Home cooking for old Ben

Paula PiattI’ve had dogs for almost 25 years. I married into a dog and since then there has been the pitter-patter-pitter-patter of little (and not so little) feet at my feet.

They’ve all started out small – 7 weeks old – so I know the responsibility of a young life totally dependent on me for food, for warmth, for care, for knowing when it’s important enough to see a specialist and when a nice long hug will do.

I’ve seen two dogs through that tough, but loving end, when there wasn’t anything I could do but say good-bye and saying good-bye was the best thing I could do.

Why then, as our black Lab Ben gets (much) older and I’m faced with his care, do I feel like I’ve been called upon to do brain surgery?

During the past several weeks, as he struggles with food and intestinal issues, I feel like I’ve never owned a dog before and have no clue how to handle the runs and the subsequent recovery. They’ve been tiny little “rookie” mistakes… not pulling Ben off his kibble at the first sign of distress, not feeding enough of the bland diet to keep this 16-year-old (yes, he’ll very quietly celebrate that milestone this week) going.

I see him not-so-slowly slowing down and it breaks my heart that I can’t turn back the clock at warp speed.

Steve and I have had two vets in the last week talk us back from the ledge, from that irrevocable decision. We’ve walked out of the office with optimism and a game plan. When the chicken and rice comes to an end, Ben will finish his days on a home-cooked diet of turkey, chicken, fish and various veggies and fruits that will help his heat-prone constitution. Apple, sweet potatoes, broccoli and watermelon are on the menu. And I’m charged with putting it together. I’m not sure why, but the whole thing is a bit overwhelming. I know dogs need nutrients you and I don’t and he’ll get those from some vitamins and minerals I’ll add later on. And I know he’ll enjoy the meals, for if there is one thing he’s not lost through this whole ordeal it’s his appetite.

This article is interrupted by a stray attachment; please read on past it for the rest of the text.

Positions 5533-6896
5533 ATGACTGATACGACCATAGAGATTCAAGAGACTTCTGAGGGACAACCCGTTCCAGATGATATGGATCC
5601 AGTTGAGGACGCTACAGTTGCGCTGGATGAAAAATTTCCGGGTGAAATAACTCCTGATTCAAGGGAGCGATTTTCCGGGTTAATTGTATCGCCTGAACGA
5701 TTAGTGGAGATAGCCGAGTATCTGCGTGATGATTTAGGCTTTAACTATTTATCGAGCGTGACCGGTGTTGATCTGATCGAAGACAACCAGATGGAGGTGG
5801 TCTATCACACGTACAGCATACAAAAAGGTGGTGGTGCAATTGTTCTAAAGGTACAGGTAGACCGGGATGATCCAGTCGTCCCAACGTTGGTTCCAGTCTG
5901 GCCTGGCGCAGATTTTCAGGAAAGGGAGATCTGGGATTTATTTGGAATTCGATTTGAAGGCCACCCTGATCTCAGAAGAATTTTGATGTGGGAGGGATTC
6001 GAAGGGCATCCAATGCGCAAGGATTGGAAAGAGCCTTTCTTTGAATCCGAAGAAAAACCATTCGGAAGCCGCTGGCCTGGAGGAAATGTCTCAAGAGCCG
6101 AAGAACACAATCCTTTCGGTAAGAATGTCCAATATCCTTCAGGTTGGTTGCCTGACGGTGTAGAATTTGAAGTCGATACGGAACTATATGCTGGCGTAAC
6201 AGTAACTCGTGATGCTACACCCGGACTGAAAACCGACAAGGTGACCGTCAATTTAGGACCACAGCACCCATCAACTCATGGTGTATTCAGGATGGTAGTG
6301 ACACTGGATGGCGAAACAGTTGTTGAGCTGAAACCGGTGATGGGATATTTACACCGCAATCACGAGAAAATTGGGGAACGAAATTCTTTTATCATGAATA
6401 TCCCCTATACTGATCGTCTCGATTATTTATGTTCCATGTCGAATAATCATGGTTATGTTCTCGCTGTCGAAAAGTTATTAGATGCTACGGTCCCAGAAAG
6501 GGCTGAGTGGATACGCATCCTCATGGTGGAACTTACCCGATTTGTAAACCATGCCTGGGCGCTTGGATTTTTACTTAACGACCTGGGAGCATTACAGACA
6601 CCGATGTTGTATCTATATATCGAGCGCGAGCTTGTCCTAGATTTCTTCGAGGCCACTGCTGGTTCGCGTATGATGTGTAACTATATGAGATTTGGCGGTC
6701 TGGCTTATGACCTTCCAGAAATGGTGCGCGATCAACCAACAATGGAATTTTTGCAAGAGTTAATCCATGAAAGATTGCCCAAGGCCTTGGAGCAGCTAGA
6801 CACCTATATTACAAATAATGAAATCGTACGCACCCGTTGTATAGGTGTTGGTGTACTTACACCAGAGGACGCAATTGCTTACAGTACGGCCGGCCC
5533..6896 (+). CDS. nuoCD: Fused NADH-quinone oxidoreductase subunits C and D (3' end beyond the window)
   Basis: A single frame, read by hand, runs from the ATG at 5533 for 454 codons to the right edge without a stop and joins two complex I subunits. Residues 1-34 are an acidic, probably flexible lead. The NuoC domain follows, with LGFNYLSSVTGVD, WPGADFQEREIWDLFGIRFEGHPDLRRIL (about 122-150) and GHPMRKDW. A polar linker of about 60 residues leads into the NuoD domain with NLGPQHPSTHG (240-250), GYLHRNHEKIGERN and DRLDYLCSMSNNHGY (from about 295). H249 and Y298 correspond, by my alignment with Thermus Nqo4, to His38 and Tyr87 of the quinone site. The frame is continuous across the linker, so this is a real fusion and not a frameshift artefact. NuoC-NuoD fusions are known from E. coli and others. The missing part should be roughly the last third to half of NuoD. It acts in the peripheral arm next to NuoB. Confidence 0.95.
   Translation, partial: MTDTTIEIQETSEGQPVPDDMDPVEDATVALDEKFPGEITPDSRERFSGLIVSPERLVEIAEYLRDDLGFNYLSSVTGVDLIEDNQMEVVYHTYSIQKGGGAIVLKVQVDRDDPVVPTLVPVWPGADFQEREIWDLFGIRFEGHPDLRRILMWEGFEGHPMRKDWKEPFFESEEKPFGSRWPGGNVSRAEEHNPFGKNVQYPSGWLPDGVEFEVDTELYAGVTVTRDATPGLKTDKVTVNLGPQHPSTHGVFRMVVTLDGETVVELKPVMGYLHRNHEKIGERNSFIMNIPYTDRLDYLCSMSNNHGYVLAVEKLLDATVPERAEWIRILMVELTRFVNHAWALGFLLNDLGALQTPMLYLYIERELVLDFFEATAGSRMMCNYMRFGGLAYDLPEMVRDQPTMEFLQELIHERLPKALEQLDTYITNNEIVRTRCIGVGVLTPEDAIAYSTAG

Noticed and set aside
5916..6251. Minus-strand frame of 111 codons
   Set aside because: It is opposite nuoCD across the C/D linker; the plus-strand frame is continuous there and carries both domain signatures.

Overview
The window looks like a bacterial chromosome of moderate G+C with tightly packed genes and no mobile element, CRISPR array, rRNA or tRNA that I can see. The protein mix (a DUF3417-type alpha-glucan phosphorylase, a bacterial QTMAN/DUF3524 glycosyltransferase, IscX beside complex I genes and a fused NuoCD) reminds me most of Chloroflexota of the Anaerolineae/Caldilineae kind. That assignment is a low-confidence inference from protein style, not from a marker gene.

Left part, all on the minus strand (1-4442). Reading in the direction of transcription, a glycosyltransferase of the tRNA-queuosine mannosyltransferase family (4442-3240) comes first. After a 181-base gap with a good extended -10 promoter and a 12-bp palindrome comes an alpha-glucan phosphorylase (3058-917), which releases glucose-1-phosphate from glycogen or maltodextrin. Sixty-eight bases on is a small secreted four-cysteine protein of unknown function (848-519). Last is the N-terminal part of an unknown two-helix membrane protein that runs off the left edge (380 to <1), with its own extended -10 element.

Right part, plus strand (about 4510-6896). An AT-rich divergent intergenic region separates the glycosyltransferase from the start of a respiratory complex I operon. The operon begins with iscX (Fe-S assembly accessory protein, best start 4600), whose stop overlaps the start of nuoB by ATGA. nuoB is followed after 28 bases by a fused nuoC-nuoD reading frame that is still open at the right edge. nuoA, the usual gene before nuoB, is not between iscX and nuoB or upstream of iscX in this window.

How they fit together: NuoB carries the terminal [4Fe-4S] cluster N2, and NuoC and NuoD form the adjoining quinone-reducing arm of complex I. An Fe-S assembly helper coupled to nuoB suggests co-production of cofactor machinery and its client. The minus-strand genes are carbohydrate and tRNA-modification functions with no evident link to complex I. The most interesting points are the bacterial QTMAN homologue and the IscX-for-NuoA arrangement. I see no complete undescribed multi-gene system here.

And, given the recalls and problems with bags of kibble that have plagued the pet food industry, I can’t help but think that a good home-cooked meal will be better for the old boy. But I’m still a bit nervous.

At least I haven’t forgotten how to given him a hug.

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